Brewers pitcher Michael Fiers has an uncanny ability to sidestep adversity.
By RYAN KARTJEFS Wisconsin
MILWAUKEE — It was nearing 2:30 a.m. in early January 2008, as Michael Fiers fought to keep his eyes open. He stared into the darkness of the Florida Turnpike ahead of him, continuing to drive on while his vision grew ever hazier.
He already knew this had been a bad decision, choosing to avoid traffic by driving through the night, rather than waiting until morning to begin his journey from his family's home in Pompano Beach, Fla., to Cumberland County (Ky.) College, where he was set to start the second leg of his collegiate baseball journey. But there was no turning back now.
Soon, the dim lights lining the turnpike began to fade. His eyes slowly closed, the highway lulling him to sleep.
Michael Fiers, now a promising rookie starting pitcher with the Milwaukee Brewers, was taught from a young age that if he wanted something in life, he'd have to earn it himself. He didn't come from much — his father was a construction worker and his family never had money to throw around — but it was the only life he knew.
"I never had the huge house or the fancy cars," Fiers said. "It wasn't the easiest life, but I think it was good for me growing up."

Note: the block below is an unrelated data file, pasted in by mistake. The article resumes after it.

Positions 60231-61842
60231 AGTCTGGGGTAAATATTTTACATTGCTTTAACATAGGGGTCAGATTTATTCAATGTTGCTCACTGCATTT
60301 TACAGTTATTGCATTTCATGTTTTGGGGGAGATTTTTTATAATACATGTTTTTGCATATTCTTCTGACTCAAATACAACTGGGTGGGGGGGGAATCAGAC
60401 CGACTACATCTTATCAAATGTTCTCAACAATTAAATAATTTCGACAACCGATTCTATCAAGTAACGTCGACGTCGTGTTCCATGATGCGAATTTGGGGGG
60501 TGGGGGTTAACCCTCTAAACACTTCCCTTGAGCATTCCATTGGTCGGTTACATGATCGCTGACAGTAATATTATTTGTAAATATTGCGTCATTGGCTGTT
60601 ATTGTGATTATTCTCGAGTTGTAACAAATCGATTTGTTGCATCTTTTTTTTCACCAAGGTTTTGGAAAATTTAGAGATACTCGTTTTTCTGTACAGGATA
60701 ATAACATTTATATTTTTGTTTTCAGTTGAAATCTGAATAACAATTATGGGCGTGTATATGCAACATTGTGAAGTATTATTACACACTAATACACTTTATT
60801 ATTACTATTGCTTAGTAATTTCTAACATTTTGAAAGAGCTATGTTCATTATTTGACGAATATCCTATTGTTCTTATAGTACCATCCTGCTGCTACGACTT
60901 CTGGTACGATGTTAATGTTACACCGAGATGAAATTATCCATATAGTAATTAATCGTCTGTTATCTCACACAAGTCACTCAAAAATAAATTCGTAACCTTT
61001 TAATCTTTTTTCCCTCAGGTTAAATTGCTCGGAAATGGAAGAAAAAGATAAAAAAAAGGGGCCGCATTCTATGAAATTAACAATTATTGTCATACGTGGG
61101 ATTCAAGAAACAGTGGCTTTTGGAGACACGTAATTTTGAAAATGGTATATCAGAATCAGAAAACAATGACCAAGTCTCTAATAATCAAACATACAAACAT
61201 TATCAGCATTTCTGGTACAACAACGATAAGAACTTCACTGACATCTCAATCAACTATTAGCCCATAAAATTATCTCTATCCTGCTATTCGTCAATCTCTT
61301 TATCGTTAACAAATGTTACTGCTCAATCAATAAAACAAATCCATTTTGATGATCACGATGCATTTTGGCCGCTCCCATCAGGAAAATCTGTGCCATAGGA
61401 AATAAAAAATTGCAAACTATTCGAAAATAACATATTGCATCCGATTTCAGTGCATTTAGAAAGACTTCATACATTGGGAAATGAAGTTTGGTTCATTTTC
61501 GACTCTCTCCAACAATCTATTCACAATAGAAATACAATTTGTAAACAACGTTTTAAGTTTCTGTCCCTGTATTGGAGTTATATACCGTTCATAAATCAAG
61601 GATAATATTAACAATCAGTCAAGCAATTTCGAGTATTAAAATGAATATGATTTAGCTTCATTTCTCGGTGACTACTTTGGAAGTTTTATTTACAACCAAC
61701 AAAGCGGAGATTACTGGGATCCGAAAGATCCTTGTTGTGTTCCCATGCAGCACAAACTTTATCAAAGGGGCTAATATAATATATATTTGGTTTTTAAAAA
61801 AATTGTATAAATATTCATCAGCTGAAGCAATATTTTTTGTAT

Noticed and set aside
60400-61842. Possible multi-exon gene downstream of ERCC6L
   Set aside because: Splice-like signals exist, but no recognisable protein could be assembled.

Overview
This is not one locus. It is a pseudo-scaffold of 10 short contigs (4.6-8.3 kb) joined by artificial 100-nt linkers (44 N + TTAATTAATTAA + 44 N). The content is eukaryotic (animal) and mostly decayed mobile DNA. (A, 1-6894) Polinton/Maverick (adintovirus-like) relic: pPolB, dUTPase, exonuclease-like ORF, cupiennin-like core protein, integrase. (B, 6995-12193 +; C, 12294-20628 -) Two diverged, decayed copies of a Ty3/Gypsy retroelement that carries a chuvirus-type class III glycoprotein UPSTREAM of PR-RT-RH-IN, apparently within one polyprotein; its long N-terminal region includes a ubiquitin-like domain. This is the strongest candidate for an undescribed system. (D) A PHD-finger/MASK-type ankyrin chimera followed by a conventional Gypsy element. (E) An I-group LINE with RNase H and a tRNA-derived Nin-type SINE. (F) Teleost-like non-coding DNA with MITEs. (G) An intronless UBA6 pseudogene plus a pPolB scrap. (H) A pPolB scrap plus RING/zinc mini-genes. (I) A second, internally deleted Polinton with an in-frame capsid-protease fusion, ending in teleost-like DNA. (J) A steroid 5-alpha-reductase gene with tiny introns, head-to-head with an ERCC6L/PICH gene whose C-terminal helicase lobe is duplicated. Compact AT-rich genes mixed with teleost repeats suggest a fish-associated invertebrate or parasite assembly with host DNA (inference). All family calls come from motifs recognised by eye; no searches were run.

Fiers had a dream of playing professional baseball, but his high school in Deerfield Beach, Fla., didn't offer much in the way of a baseball pedigree. And with a fastball that topped out in the mid-80s, it was clear Fiers had a long way to go if he planned on fulfilling that dream.
But one coach from Broward County (Fla.) Community College, Felipe Suarez, had heard a few positive things about Fiers from a friend who had seen Deerfield Beach play. Suarez couldn't help but be intrigued by the raw product he saw in Fiers, a pitcher who — unlike many of the big-time pitching prospects in the state — never had his own pitching coach because he couldn't afford one.
Suarez could see Fiers had a stubbornness about him, an edge Suarez described as "a permanent chip on his shoulder."
"His competitiveness was something you could identify right away," Suarez said. "It didn't take you long to realize that this kid competes. There was never any fear in him."
So when Fiers didn't receive many offers to continue playing baseball after high school, Suarez told him to come to Broward. He believed he could bring something out in Fiers, and soon the coach had taken him under his wing. And Fiers, who had shied away from relying on people in the past, began to listen and internalize Suarez's lessons.